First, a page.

Nép és nyelv
Ló ‘horse’ in compound plant names
Except for some fodder-plants, most compound plant names in ló- have nothing to do with ‘equus caballus’; the anterior constituent ló- normally refers to size. Either to the size of the whole plant, or to that of its fruit, stone, or blossom. The attribute ló modifies names of plant species that are larger than others of their kind. Just like with some animal names beginning in ló, where the referent is larger than the breed referred to by the posterior constituent on its own. That is, ló means ‘large’ in such names. Examples include lótetű ‘mole-cricket’ (cf. tetű ‘louse’), lódarázs ‘hornet’ (cf. darázs ‘wasp’), and a few others. Large-bodied horses were taken as a measure. (Today, the same idea is more often expressed by ‘mammoth’ or ‘elephant’.) Among botanic terms, compounds in ló- occur even more frequently. Another function of the anterior constituent at hand is discrimination: it expresses that the plant or part of plant concerned is not fit for human consumption.
A nyelvtudomány műhelyéből
Corrective strategies of disfluencies in listeners’ speech perception
The effects that speakers’ disfluencies make on the listener are rather complex; in other words, the perceptual mechanism of the listener reacts to disfluencies in a very peculiar manner. That mechanism is able to rectify speakers’ disfluencies without the listener noticing. This is an incredibly fast process, given that while the mechanism carries on interpreting the incoming waveform as a series of linguistic segments and suprasegmental features, it immediately starts searching the listener’s mental lexicon for the appropriate lexemes. At the same time, it is ready to receive and process erroneous messages, as well. The authors have designed an experiment to learn more about that unconscious process of correction.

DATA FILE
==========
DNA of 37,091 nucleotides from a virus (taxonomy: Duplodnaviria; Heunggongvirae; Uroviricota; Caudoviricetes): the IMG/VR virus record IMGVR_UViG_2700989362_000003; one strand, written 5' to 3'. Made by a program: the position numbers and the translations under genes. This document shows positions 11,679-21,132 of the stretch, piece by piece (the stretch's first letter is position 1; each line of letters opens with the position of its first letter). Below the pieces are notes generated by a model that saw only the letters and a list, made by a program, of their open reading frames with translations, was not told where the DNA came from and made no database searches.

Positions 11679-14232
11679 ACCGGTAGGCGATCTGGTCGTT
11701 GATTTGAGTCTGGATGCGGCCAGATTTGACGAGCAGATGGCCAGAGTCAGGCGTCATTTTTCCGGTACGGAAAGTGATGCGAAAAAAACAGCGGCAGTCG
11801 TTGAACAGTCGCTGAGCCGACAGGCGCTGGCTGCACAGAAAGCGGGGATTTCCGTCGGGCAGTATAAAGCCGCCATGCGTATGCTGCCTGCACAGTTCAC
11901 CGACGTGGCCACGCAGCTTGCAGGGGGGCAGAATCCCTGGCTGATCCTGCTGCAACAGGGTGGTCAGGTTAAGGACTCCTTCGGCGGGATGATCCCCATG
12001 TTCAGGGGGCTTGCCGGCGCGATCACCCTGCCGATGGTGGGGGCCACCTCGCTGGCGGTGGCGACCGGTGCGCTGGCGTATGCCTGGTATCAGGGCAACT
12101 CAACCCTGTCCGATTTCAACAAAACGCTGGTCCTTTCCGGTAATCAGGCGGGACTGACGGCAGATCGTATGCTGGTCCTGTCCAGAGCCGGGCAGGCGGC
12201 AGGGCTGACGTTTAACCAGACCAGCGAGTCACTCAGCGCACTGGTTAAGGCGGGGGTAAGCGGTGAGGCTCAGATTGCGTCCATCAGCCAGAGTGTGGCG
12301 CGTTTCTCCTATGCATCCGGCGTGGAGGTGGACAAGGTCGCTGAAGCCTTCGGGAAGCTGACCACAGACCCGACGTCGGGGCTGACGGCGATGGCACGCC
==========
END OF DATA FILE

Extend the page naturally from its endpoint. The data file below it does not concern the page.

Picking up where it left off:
The relation of lexicographical information to LSP norms
This paper discusses the relationship between lexicographical information and LSP (language for special purposes) norms, in particular, the presence of terminological and semantic norms in dictionaries. At present, more technical vocabulary than ever is being taken over by the standard language and as a result these words and phrases have to be incorporated into standard dictionaries as well. There are interrelations and partial overlaps between the general language norms and the LSP norms. A number of terms and their meanings were studied from the point of view of LSP norms in general dictionaries and in LSP dictionaries, both monolingual and bilingual ones. The results of these studies clearly show that dictionaries often do not conform to LSP norms. To illustrate this point, the present paper analyses some terms and their meanings given in Hungarian bilingual and monolingual dictionaries.